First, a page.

Viola da gamba by Edward Lewis the father (1651-1617), London 1685.
This is one of the viols made by Edward Lewis in the fashion of the Cremonese school of viol construction, i.e., displaying both an arched back and an upper cant or fold.
Makers such as the Amati went to considerable pains to insert a fold in the curved back, a fold with no practical purpose as in flat-backed viols.
Being unnecessary and impractical, it had perhaps a symbolic function, as the trademark of a viol, for this reason being often enhanced by purfling.
A study of those viols has been made by Myrna Herzog in her doctorate thesis and catalogue (vol 2. of the thesis), and especially in the article The Division Viol: an Overview, available with some of her other articles on Academia.edu.
This viol was restored by John Topham and Yuval Adereth, and since its restoration in 2001, it leads an intense concert life, played by Myrna Herzog in solo recitals in different parts of the world.
It can be heard in PHOENIX's CD "O Pray for the Peace of Jerusalem", all throughout the recording and most especially in Tobias Hume's pieces "Death" and "Life".
The makerEdward Lewis was one of the most distinguished British maker, and his importance has been address by Brian W. Harvey, in his book The Violin Family and its Makers in the British Isles (Oxford: 1995), : “Lewis is one of a group of distinguished English makers the absence of whose better work from any museum in Britain is a national tragedy".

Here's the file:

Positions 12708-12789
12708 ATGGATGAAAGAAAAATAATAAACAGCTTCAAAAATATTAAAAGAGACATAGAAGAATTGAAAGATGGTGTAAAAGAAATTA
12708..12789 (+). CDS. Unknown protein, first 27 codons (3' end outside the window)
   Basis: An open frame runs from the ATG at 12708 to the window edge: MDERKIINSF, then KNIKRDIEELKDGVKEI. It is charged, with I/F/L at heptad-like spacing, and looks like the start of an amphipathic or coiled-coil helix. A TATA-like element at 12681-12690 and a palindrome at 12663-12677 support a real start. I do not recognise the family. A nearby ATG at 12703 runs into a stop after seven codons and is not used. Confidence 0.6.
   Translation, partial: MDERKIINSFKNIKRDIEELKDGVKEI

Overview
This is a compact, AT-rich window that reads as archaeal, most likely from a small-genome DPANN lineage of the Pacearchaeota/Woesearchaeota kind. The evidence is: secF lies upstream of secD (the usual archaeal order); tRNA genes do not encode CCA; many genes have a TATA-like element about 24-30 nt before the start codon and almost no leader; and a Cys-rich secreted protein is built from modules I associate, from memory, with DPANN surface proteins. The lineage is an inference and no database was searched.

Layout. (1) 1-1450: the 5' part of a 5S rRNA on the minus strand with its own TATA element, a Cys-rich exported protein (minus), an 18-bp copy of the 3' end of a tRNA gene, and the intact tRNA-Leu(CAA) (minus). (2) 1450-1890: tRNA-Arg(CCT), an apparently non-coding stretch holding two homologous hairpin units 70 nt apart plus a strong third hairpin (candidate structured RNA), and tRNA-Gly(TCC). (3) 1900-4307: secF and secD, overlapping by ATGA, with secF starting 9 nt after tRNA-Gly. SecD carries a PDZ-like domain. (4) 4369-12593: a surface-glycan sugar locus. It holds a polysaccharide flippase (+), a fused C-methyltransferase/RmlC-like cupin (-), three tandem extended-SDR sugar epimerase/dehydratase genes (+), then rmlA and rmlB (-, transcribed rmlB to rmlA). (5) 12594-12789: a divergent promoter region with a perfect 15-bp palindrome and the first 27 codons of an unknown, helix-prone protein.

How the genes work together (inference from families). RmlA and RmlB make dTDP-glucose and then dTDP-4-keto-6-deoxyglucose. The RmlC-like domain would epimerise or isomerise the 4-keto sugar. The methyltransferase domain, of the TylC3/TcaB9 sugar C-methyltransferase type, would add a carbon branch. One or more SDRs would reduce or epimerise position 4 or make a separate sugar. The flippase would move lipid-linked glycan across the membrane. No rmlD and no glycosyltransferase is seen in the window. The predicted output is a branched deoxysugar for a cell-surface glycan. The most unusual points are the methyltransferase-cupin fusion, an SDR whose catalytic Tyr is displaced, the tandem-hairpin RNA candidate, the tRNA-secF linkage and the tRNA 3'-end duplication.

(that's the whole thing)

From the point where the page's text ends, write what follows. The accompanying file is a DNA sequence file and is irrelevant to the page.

Lewis I’s life has many parallels with the one of his colleague Barak Norman. They were born in the same year, 1651, worked as Church wardens in the same congregation, married in 1684 at All Hallows London Wall, and had their shops at St. Paul’s Churchyard. Lewis’ work, influenced by Maggini, “stands in high repute, though extremely rare”, its scarcity being credited by some to his business practices; by others to the exchange of labels for Italian ones, “his originals passed off as Italian.
Lewis’earliest known instrument is dated 1687, although our viol could be even earlier: dendrochronological examination performed by John Topham revealed that the youngest rings of the two-piece front date from 1662 and 1665 respectively. Since “the earliest plausible date for a labelled Norman or a Lewis would seem to be 1684, under rules of indenture”, it would be possible for this instrument to have been made in c.1685, with a wood stored for some 20 years... Certainly in dendrochronological terms it is quite a beacon along with others in my database."
The attribution of this viol to Lewis father has been made on the grounds that its dendrochronological graphs of sequences match the ones of two other viols by this maker (one of them of the same model and bearing a Lewis label), indicating that all three instruments were possibly made with wood taken from the same tree.